Keep in mind, these were diets at maintenance levels with adequate calories, but it helps set the optimal protein intake while dieting and to build muscle should be at the 1.4 to 1.7 g/kg/bw will at maintenance levels.

Optimal Protein Intake and the RDA

Protein intake needs to be increased when dieting to retain lean muscle loss with restricted calories. When protein intake exceeds 2.2 g/kg/bw, there are numerous beneficial effects on body composition. Researchers assigned subjects to a 30% caloric restriction while increasing their energy expenditure by 10% but varied the protein content. Subjects either received 0.8 g/kg/be (recommended dietary allowance; RDA), 1.6 g/kg/bw (2×-RDA), and 2.4 (3×-RDA) for 31 days.

Those assigned the higher protein (i.e., 2-3x-RDA) lost less muscle and more fat than the low protein group. In a similar study, athletes were assigned to a 40% reduction in calories, with groups either receiving a low (1.0 g/kg/day) or high protein (2.3 g/kg/day) diet.

The high protein group lost less muscle mass and similar amounts of body fat as the low protein group. Interestingly, the high protein group had more favorable changes in testosterone and growth hormone responses.(4) It’s well established that overfeeding with diets high in carbohydrates and fat results in gains in fat mass.(5) Even when excess calories are provided, greater protein intake does not contribute to fat gains.(6)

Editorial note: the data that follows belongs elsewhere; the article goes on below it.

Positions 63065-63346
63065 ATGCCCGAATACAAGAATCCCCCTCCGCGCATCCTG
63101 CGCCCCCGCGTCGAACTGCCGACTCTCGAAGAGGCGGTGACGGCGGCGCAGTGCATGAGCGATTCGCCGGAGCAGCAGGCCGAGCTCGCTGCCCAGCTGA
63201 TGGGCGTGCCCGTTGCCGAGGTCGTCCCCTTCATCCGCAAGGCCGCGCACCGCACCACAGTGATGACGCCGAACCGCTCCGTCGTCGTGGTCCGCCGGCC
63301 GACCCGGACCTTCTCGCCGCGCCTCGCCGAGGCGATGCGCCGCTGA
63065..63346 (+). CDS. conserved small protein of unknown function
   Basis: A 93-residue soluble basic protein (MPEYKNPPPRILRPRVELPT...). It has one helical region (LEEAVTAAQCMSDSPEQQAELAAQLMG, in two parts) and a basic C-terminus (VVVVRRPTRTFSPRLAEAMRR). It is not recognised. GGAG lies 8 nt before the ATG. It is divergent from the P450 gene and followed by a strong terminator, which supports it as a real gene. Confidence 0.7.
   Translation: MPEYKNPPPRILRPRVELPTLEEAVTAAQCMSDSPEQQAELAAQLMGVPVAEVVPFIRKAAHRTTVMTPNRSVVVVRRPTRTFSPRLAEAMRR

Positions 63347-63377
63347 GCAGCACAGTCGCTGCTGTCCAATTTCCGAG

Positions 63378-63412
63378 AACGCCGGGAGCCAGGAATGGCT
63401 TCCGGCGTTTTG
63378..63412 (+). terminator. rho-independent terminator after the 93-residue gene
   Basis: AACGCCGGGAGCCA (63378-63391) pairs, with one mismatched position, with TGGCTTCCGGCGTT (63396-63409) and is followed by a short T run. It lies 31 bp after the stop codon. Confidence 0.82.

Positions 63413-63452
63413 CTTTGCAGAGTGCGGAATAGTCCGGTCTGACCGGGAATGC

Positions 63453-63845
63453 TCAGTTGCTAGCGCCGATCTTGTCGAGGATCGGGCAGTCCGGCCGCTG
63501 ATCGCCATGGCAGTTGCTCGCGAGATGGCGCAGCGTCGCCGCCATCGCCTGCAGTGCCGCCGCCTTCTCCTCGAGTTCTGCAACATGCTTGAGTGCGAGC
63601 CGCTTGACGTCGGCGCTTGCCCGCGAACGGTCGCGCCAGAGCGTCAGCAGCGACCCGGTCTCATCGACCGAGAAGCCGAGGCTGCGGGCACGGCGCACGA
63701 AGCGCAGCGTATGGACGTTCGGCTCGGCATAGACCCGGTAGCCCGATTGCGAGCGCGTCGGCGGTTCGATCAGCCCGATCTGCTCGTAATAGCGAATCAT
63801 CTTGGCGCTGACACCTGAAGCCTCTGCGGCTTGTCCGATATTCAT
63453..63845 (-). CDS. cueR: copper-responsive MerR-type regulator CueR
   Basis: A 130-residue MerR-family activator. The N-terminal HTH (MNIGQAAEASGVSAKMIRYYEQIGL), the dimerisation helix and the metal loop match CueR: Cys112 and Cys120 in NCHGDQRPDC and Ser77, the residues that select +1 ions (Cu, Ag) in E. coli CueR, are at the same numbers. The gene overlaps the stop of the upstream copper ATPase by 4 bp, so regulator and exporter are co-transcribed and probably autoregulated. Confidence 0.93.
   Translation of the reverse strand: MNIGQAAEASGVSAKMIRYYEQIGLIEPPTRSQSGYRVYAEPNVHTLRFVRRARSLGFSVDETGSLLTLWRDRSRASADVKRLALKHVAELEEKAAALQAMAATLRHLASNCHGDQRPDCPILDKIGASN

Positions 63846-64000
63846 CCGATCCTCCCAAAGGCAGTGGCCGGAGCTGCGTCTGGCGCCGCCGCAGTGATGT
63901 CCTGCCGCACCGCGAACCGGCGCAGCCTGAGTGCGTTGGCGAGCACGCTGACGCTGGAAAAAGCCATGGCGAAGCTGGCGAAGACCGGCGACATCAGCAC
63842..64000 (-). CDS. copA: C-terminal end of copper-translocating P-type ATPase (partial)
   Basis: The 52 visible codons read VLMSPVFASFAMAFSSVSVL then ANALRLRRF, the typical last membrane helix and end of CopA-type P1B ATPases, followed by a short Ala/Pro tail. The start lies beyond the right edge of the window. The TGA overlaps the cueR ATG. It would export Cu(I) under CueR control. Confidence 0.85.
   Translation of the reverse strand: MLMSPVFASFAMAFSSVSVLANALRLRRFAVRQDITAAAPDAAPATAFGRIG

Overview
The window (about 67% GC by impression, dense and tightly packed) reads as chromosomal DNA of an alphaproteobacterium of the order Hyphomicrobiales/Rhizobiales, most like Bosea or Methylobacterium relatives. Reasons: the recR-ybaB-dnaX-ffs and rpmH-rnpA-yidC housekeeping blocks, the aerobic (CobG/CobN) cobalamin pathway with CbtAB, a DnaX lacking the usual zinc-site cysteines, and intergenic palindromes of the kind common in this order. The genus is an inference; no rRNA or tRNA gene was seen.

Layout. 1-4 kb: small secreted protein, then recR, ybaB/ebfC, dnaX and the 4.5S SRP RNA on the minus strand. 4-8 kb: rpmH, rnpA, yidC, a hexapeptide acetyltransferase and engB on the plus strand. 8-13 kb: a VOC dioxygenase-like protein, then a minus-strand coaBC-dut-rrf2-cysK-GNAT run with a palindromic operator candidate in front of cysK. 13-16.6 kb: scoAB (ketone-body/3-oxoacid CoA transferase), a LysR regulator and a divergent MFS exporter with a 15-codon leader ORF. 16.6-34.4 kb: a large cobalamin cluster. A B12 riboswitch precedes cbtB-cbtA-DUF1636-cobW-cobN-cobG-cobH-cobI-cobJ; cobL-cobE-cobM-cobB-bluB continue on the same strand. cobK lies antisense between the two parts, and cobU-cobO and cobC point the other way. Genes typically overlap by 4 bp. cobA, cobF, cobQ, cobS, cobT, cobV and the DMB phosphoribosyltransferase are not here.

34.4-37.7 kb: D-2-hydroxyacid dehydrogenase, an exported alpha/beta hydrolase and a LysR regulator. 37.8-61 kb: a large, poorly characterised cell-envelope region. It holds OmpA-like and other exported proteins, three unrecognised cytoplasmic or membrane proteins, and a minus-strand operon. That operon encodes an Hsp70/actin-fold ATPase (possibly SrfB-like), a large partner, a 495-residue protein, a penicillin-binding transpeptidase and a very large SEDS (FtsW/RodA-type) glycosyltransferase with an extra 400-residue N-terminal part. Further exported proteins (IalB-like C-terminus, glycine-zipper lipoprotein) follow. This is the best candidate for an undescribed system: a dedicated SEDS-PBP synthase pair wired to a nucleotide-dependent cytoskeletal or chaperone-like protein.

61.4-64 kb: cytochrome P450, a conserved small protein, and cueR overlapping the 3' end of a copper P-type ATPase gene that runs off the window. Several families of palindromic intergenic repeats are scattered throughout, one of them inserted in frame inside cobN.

diet, protein sources, good sources of protein, good sources of carbs, good carbs, nuts, nut butters, eggs, lean meats, lowfat yogurtThe author concluded, “calories alone account for the increase in fat; protein affected energy expenditure and storage of lean body mass, but not body fat storage.” Studies have shown that when either protein powder or carbohydrate supplements (i.e., 25 grams) are administered to resistance-trained individuals, protein but not carbohydrate increases lean muscle mass.(7)

Optimal Protein Intake and Lean Muscle Mass